iPhone 3.0 Wi-Fi feature opens new security hole | iLounge News

2014 iPad iPhone iPod Buyers' Guide from iLounge.com

News

iPhone 3.0 Wi-Fi feature opens new security hole

Author's pic

By Charles Starrett

Contributing Editor
Published: Wednesday, July 8, 2009
News Categories: iPhone

A new feature found in iPhone OS 3.0 has also created a new security liability, according to a security group member. The exploit is caused by the OS’ automatic opening of Safari when attempting to connect to a network. Remote-exploit.org co-founder Max Moser explains that when the iPhone joins a network, it tries to run a DNS query for apple.com, and open a simple HTML document stored on Apple’s website. If these two things happen without incident, it functions as normal, but in circumstances in which the DNS query is successful but it can’t retrieve the HTML file, it assumes there is a “captive portal”—a hotspot with a login/pay-to-use screen—and automatically opens Safari. When combined with the penetration testing software karmetasploit, this vulnerability could potentially be used to capture iPhone cookies, account information, and possibly more, depending on what other vulnerabilities are found. While this would require a malicious Wi-Fi network to be setup, which might also pose a threat to other devices, the iPhone’s new automatic connect sequence leaves it more vulnerable than most. [via InformationWeek]

« Apple to recall some first-gen iPod nanos in Korea

Mix: Delicious Library, ChangeWave, total App cost, touch 3G »

Related Stories

Comments

1

English!  Does anyone speak English?  What does that mean?  wink

Posted by Mark on July 8, 2009 at 6:05 PM (PDT)

2

@Mark: The new OS has a feature where it will automatically try to login for you, when you connect to a wifi hotspot that has a web login page.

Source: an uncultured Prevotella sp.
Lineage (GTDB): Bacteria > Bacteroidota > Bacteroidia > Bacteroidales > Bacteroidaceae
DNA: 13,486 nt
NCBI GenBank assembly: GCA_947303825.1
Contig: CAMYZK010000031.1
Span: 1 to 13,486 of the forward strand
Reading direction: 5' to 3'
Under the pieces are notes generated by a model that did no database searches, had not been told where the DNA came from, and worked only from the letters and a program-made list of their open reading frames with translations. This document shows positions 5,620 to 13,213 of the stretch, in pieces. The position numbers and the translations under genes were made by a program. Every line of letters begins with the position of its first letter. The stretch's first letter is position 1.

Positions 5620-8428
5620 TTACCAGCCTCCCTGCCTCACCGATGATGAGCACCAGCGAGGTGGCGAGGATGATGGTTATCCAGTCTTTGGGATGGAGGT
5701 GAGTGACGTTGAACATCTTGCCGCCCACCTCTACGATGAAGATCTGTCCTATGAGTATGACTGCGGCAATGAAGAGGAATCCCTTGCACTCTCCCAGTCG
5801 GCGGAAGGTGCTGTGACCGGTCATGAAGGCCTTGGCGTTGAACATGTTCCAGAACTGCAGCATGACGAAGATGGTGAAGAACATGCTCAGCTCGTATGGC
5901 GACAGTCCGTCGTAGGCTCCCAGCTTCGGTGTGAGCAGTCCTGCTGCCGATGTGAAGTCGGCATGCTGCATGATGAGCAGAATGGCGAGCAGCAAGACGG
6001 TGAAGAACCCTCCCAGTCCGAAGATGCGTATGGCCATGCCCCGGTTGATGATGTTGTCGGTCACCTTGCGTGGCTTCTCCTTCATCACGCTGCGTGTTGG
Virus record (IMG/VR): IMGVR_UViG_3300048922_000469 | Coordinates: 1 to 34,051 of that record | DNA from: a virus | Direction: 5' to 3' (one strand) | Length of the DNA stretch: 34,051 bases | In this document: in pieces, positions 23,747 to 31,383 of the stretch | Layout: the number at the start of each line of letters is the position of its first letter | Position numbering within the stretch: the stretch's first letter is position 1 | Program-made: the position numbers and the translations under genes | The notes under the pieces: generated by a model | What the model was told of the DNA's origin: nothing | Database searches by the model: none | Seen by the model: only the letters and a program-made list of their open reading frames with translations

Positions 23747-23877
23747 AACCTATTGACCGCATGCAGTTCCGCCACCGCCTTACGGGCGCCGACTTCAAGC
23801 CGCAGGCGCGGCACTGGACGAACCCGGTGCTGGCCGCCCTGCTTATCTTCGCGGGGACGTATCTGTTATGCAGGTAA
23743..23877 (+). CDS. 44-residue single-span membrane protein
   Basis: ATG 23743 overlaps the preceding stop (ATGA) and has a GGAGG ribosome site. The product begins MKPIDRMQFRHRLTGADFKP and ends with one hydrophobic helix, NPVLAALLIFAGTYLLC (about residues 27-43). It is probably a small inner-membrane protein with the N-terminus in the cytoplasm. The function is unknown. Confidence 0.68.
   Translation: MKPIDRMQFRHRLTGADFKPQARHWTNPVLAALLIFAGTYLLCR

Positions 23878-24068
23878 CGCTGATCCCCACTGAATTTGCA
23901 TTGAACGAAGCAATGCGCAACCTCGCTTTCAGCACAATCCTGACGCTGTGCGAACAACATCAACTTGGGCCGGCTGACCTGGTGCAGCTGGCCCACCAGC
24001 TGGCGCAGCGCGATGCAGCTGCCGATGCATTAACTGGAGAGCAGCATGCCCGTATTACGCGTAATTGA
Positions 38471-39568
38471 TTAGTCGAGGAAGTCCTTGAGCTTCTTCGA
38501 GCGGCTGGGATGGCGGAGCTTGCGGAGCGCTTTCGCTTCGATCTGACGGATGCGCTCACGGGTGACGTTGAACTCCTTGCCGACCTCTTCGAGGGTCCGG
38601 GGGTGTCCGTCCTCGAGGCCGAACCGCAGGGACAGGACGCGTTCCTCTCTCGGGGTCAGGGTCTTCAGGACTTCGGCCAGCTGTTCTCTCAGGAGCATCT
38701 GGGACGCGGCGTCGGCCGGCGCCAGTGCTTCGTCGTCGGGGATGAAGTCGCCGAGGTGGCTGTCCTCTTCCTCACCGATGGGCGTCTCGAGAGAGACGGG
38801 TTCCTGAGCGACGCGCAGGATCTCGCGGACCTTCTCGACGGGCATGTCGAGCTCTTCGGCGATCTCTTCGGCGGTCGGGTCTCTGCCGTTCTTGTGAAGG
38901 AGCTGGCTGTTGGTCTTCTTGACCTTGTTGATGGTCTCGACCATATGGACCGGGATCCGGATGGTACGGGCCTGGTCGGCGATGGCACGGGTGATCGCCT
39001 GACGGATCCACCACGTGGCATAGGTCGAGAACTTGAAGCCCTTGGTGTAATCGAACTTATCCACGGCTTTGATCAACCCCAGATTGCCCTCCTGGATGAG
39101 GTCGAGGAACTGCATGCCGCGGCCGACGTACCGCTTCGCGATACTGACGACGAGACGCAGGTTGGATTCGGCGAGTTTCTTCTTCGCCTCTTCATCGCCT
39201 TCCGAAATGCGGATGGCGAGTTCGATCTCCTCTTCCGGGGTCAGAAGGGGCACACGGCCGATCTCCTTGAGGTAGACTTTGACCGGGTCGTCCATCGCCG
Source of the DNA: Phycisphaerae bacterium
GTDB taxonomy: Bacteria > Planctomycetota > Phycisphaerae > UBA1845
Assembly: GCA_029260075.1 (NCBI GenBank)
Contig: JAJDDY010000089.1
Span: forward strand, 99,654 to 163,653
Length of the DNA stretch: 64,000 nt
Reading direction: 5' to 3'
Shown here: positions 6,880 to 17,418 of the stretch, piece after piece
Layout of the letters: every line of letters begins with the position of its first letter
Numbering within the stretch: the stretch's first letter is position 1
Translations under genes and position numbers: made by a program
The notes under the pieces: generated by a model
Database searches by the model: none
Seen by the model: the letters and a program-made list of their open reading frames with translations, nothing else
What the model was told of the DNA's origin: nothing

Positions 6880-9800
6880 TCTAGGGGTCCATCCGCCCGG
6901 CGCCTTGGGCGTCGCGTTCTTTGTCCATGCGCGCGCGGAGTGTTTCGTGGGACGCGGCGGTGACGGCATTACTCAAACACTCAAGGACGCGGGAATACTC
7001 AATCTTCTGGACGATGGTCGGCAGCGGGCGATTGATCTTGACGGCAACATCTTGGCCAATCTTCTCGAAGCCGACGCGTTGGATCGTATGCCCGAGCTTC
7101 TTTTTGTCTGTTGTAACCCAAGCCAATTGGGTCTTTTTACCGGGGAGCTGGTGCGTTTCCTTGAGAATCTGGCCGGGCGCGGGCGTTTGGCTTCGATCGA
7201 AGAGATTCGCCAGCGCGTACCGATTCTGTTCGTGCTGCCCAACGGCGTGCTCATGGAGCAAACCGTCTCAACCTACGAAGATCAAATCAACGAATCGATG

For example, when I connect to my country’s free national wifi, I have to login via a webpage before I can actually access the internet. The OS will detect this, and automatically open Safari to login for you (if it knows your credentials) or present you with the login page (if it doesn’t know your credentials).

So theoretically, I could set up a free wifi hotspot on my laptop sitting at Starbucks, give it a mislead SSID (“FREE WIFI ZONE”) and put in a captive portal “login” page that is loaded with remote exploits.

It’s a bit of a stretch, and personally I find the autologin feature happily convenient.

Posted by ketsugi on July 8, 2009 at 8:16 PM (PDT)

3

Ah, my Touch has started popping up a login screen for The Cloud since I upgraded to OS v3, I wondered how it worked.

To number 2, it’s actually worse than that.  Rather than ‘Free WiFi Zone’, you set the rogue AP up with the same SSID as of one of the national networks.

In the UK, you’d set your evil twin up with The Cloud’s SSID.  All UK iPhones already know about The Cloud because they are O2’s WiFi partner, so every iPhone passing will automatically try and connect.

Put the rogue AP in the car-park of a McDonalds (all UK McDs have Cloud-provided free WiFi) and no-one will think twice if their iPhone connects to The Cloud.

Alan.

Posted by Alan Edwards on July 9, 2009 at 7:47 AM (PDT)

If you have a comment, news tip, advertising inquiry, or coverage request, a question about iPods/iPhones/iPad or accessories, or if you sell or market iPod/iPhone/iPad products or services, read iLounge's Comments + Questions policies before posting, and fully identify yourself if you do. We will delete comments containing advertising, astroturfing, trolling, personal attacks, offensive language, or other objectionable content, then ban and/or publicly identify violators.

Commenting is not available in this section entry.

Email:

Recent News

Recent Reviews

Recent Articles

Shop for Accessories: Cases, speakers, chargers, etc.